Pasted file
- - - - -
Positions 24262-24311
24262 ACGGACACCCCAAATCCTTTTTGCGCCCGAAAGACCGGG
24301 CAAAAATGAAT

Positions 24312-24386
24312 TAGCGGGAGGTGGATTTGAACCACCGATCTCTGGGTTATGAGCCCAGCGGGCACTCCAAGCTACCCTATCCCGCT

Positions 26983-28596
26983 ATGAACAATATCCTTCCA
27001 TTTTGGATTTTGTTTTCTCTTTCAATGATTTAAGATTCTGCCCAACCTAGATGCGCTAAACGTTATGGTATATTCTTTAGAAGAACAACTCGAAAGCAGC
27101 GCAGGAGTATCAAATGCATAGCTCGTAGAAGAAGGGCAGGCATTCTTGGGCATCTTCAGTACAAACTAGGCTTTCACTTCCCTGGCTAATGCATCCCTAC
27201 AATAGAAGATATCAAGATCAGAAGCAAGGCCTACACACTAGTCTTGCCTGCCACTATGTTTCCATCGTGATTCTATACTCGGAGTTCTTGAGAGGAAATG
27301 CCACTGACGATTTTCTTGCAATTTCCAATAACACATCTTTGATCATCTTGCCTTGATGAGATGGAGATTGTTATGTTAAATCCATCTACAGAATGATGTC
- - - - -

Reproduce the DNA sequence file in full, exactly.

Positions 24262-24311
24262 ACGGACACCCCAAATCCTTTTTGCGCCCGAAAGACCGGG
24301 CAAAAATGAAT

Positions 24312-24386
24312 TAGCGGGAGGTGGATTTGAACCACCGATCTCTGGGTTATGAGCCCAGCGGGCACTCCAAGCTACCCTATCCCGCT

Positions 26983-28596
26983 ATGAACAATATCCTTCCA
27001 TTTTGGATTTTGTTTTCTCTTTCAATGATTTAAGATTCTGCCCAACCTAGATGCGCTAAACGTTATGGTATATTCTTTAGAAGAACAACTCGAAAGCAGC
27101 GCAGGAGTATCAAATGCATAGCTCGTAGAAGAAGGGCAGGCATTCTTGGGCATCTTCAGTACAAACTAGGCTTTCACTTCCCTGGCTAATGCATCCCTAC
27201 AATAGAAGATATCAAGATCAGAAGCAAGGCCTACACACTAGTCTTGCCTGCCACTATGTTTCCATCGTGATTCTATACTCGGAGTTCTTGAGAGGAAATG
27301 CCACTGACGATTTTCTTGCAATTTCCAATAACACATCTTTGATCATCTTGCCTTGATGAGATGGAGATTGTTATGTTAAATCCATCTACAGAATGATGTC